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Diver finds lost ring and returns it to owner – nearly 40 years after it was lost

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Diver Brian Tovin swam deep into South Carolina’s Cooper River in search of fossils and relics. In 40 feet of murky water, fighting the current, something shiny caught his eye.

“Without even shining my light on it, it was clear that it has weight to it, and it was metal or gold,” Tovin said.

“And when I shined my light on it, I said, wow, this is the first time I’ve ever found jewelry underneath the water,” he said.

But it was more than just jewelry. It was a ring that had become the “stuff of legend” since the owner lost it nearly 40 years ago.

“I held onto it for the rest of the dive. I just didn’t want to lose it,” Tovin said.

Inscribed on the large, gold ring were the initials RLP and the date 1974. The ring also displayed the name of a nearby school: the College of Charleston. With those clues, Tovin’s journey to return the jewelry began.

Tovin first called the college’s alumni association. The college determined that only two people who graduated in 1974 had those initials, and one was female.

Now, Tovin knew who he was looking for: Robert LeVaughn Phillips.

After searching on social media, Tovin eventually connected with Robert’s son, Eric Phillips. Tovin quizzed him to make sure he had tracked down the rightful owner. Phillips e-mailed a copy of his father’s diploma, and Tovin was convinced he was in the right place.

Tovin soon learned that like so many other things in life, this very simple college ring — lost for so many years — had more meaning to it than many will ever understand.

“My dad was a storyteller, kind of a used-car salesman at times,” Eric Phillips said.

“He kind of has some of the same jokes, but he talked about the ring all the time because it came from his mother, and you know it’s just one of the stories that just epitomized a season of his life.”

Robert Phillips was boating on the Cooper River with his future wife, Nancy, when he lost the ring in 1974 — just two weeks after he got it.

“He was very upset and hated to tell his mom that he lost it,” Nancy Phillips said.

“Losing it in the river, we never thought we would never, ever, ever see it again.”

Growing up without his father in his life, Robert Phillips was determined to succeed on his own. He graduated from the College of Charleston with a degree in business administration.

The ring, a symbol of all he had accomplished, was his mother’s last gift to him before she passed away from pancreatic cancer.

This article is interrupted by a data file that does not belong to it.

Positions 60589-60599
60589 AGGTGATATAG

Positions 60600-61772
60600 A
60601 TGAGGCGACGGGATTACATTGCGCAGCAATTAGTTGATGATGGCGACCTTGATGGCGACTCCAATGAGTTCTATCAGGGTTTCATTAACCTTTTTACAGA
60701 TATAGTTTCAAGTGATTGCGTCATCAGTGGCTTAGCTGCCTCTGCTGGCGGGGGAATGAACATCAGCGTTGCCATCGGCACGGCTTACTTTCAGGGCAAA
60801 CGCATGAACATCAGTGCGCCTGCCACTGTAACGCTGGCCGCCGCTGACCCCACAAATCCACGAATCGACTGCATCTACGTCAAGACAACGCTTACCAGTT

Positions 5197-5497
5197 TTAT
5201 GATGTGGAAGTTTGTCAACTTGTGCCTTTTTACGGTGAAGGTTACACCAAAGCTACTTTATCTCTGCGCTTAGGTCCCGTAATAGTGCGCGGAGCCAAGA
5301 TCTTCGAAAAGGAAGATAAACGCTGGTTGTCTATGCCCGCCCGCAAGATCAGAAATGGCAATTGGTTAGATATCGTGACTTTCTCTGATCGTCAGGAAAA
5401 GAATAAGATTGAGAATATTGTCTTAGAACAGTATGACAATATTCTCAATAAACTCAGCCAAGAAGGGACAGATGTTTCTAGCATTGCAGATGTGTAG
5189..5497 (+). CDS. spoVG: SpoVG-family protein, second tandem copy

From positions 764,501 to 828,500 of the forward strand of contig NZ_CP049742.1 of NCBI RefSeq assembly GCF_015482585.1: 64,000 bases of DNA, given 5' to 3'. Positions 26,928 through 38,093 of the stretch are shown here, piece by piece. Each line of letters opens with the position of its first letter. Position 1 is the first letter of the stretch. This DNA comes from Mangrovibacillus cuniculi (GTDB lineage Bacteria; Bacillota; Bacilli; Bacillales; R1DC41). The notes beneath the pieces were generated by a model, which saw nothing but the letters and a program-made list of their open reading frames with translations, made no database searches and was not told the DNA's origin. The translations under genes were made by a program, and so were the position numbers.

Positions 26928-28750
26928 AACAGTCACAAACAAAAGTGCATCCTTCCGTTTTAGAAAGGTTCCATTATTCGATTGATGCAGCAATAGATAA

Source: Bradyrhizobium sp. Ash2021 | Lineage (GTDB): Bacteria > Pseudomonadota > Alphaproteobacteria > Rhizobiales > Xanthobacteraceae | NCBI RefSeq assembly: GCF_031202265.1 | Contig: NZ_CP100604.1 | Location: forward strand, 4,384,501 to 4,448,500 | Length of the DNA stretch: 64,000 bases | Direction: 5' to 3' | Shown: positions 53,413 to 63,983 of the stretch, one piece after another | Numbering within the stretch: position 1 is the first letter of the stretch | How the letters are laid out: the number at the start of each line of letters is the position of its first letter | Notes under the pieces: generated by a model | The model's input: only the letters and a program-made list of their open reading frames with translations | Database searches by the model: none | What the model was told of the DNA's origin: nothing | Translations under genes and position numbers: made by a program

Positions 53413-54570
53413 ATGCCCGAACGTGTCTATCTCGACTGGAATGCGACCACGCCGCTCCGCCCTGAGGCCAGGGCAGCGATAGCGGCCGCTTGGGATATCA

Tovin hoped he could return the cherished ring to Phillips at his home, but Phillips — now fighting cancer — was not there. He was rushed into surgery at the Medical University of South Carolina in Charleston last weekend for brain surgery.

That setback didn’t stop a reunion 39 years in the making. A few days after Phillips’ operation, Tovin met Phillips in the hospital. With his family by his side, Phillips sat in a hospital chair. His voice was barely above a whisper, but it was full of life as a stranger returned a part of his life to him.

Down on one knee, Tovin opened up a ring box to reveal Phillips’s lost treasure.

“I was down there fighting strong currents and alligators trying to get you your ring back,” said Tovin, as Phillips smiled.

“And I’ve got it here, and I know this is going to look like I’m proposing to you, so please don’t tell my wife, OK,” he said, as the room erupted in laughter.

“Wow. That is awesome,” Phillips said.

Then, Phillips began to tell Tovin and everyone the story that his family has heard endlessly — the story of the lost ring.

“I was on the back of the boat. And I decided I needed a beer,” he said softly.

“I pulled the pop top and when I did, my finger got caught in the pop top, and it went with it,” he told Tovin.

“I guess I have to go have it sized now, don’t I,” he added with a grin.

“You’ve got a lot of years left. So, you’re going to be wearing that ring,” Tovin responded.

With his wife and two children watching this reunion of sorts, they all felt this ring would give their patriarch the comfort he needs right now.

“No matter how much time he has with us, we’ll always have that ring. And it will always signify a good season of our life and a good memory of our father, and the fact that he got to share in it before he left us,” Eric Phillips said.

In some ways, this decades-long loop of life has been closed, and a new story — one that the Phillips family will be telling for generations — has been written.

“Thank you Lord that I got it back,” Robert Phillips said.

“I had a nightmare the other night that I lost it again,” he said.

“No more beer cans,” he laughed.

Source: http://www.wptv.com

Photo: Tim Sheerman-Chase

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Join DEMA for “Decoding Congress: How Politics Shape the Dive Industry”